Effects of Oxidized Corn Oil and a Synthetic Antioxidant Blend on Performance, Oxidative Status of Tissues and Fresh Meat Quality in Finishing Barrows

Feeding a dietary antioxidant to pigs can help to improve shelf life, according to a study from a research team from the University of Illinois and Novus International.
calendar icon 13 February 2013
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The team of D.D. Boler, D.M. Fernández-Dueñas, L.W. Kutzler, J. Zhao, R.J. Harrell, D.R. Campion, F.K. McKeith, J. Killefer and A.C. Dilger set out to evaluate the effect of feeding oxidised corn oil with or without a dietary antioxidant (AOX) on performance, tissue oxidative status and meat quality in barrows.

One hundred sixty barrows were arranged in a 2×2 factorial design of treatments in a complete randomised block design with eight pens per treatment and five pigs per pen.

Diets contained 5.0mg per kg of one of two types of corn oil (fresh or oxidised), with or without antioxidant.

Final oxidised oil was produced in a heated container by continuously bubbling air heated to 95°C at a rate of 80L per minute to reach a target peroxide value of approximately 150 and 7.5mEq per kg in the final diet.

After 56 days, barrows fed diets formulated with fresh oil had increased average daily gain (P=0.03) and average daily feed intake (P=0.04) and heavier final bodyweight (P=0.03) than barrows fed oxidised oil.

Increased gain:feed ratio (P=0.07) was observed for barrows fed diets with AOX after 28 days of feeding but not after 56 days of feeding (P=0.67) when compared with barrows not fed AOX.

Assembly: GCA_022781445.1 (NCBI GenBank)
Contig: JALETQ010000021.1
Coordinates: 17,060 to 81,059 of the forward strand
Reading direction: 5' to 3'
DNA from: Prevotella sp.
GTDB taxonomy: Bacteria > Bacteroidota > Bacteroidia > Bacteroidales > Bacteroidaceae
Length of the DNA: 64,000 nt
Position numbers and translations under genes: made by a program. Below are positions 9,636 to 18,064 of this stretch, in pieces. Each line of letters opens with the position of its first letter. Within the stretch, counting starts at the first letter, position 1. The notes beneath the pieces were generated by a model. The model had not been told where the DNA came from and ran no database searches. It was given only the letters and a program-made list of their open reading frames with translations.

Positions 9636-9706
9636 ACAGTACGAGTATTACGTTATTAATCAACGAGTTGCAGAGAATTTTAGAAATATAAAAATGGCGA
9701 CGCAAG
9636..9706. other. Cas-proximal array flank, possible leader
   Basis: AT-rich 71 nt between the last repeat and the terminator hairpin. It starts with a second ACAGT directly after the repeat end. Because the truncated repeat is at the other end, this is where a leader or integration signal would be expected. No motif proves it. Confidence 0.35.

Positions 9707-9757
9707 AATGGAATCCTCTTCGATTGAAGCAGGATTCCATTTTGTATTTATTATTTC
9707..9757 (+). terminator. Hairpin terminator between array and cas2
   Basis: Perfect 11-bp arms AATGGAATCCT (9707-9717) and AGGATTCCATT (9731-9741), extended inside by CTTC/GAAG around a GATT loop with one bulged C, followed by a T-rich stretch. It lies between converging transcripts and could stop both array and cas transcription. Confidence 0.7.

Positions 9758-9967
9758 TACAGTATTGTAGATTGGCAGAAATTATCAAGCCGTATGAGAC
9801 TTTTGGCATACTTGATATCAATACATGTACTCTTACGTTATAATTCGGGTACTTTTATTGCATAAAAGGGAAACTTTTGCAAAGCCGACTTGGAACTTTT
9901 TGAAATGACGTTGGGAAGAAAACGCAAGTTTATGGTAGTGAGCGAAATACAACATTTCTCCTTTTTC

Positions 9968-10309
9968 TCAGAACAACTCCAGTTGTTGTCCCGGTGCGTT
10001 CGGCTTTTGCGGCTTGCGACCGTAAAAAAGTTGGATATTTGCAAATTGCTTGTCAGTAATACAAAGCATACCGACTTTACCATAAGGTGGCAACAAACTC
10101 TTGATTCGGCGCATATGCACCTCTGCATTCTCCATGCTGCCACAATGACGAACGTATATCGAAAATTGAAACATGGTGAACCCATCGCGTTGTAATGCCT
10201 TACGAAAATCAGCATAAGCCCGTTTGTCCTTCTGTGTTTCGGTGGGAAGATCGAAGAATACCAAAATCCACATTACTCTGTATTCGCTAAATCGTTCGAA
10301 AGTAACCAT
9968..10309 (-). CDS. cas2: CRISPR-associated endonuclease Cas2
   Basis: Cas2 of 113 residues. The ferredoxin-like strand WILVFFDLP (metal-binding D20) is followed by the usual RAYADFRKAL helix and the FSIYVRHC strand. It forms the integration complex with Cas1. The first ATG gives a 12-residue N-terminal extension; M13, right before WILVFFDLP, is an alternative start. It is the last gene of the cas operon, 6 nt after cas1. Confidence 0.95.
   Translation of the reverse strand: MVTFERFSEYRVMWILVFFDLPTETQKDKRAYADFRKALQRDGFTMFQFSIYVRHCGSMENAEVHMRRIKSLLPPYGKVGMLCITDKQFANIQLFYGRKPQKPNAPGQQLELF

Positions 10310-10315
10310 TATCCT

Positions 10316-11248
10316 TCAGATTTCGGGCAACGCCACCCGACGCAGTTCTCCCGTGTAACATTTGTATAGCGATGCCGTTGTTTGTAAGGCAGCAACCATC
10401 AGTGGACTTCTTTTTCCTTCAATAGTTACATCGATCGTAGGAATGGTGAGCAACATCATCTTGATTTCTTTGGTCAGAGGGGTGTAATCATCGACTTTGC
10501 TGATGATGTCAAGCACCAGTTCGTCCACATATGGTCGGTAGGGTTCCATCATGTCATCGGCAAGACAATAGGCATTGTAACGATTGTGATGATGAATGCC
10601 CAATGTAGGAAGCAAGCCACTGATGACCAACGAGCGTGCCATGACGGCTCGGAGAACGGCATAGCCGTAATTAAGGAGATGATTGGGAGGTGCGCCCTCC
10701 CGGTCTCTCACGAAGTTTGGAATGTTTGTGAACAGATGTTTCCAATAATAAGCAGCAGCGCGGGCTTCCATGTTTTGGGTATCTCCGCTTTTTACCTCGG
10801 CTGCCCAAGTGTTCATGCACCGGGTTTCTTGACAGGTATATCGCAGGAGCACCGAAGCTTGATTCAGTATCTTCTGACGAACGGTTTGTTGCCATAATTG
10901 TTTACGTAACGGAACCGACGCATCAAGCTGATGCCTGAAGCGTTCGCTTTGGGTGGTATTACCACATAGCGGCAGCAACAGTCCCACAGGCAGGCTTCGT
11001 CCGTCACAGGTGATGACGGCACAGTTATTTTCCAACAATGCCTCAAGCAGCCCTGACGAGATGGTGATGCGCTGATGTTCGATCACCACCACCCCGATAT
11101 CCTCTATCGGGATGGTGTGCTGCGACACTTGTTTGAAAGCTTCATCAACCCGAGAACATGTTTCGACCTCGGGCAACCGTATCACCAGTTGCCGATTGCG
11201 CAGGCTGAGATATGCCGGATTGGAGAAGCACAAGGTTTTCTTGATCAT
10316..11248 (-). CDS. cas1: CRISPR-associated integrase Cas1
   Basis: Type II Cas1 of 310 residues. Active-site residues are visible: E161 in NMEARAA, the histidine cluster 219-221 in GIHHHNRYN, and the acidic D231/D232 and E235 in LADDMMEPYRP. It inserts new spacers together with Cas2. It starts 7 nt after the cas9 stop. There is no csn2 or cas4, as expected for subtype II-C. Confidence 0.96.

An increase (P=0.06) in plasma thiobarbituric acid reactive substances (TBARS) values, a decrease (P=0.03) in plasma glutathione peroxidase (GPx) enzyme activity and a decrease (P=0.01) in liver vitamin E concentrations were observed in barrows fed diets with oxidised oil.

Dietary AOX reduced plasma protein carbonyl content regardless of oil type (P=0.04). Barrows fed fresh oil had 4.4 per cent heavier average hot carcass weight (P=0.01) and 0.7 percentage units increase in dressing percentage (P=0.01) compared with barrows fed oxidised oil.

Loin TBARS values from barrows fed AOX were lower (P<0.001) after 14 and 21 days of storage in both fresh and oxidised oil groups.

In summary, the study published in the Journal of Animal Science revealed that feeding oxidised oil impaired growth performance and caused oxidation stress. Dietary AOX partially ameliorated the negative effects of oxidised oil in finishing pigs by reducing protein oxidation and improving shelf life.

You can view the full report (fee payable) by clicking here.

February 2013

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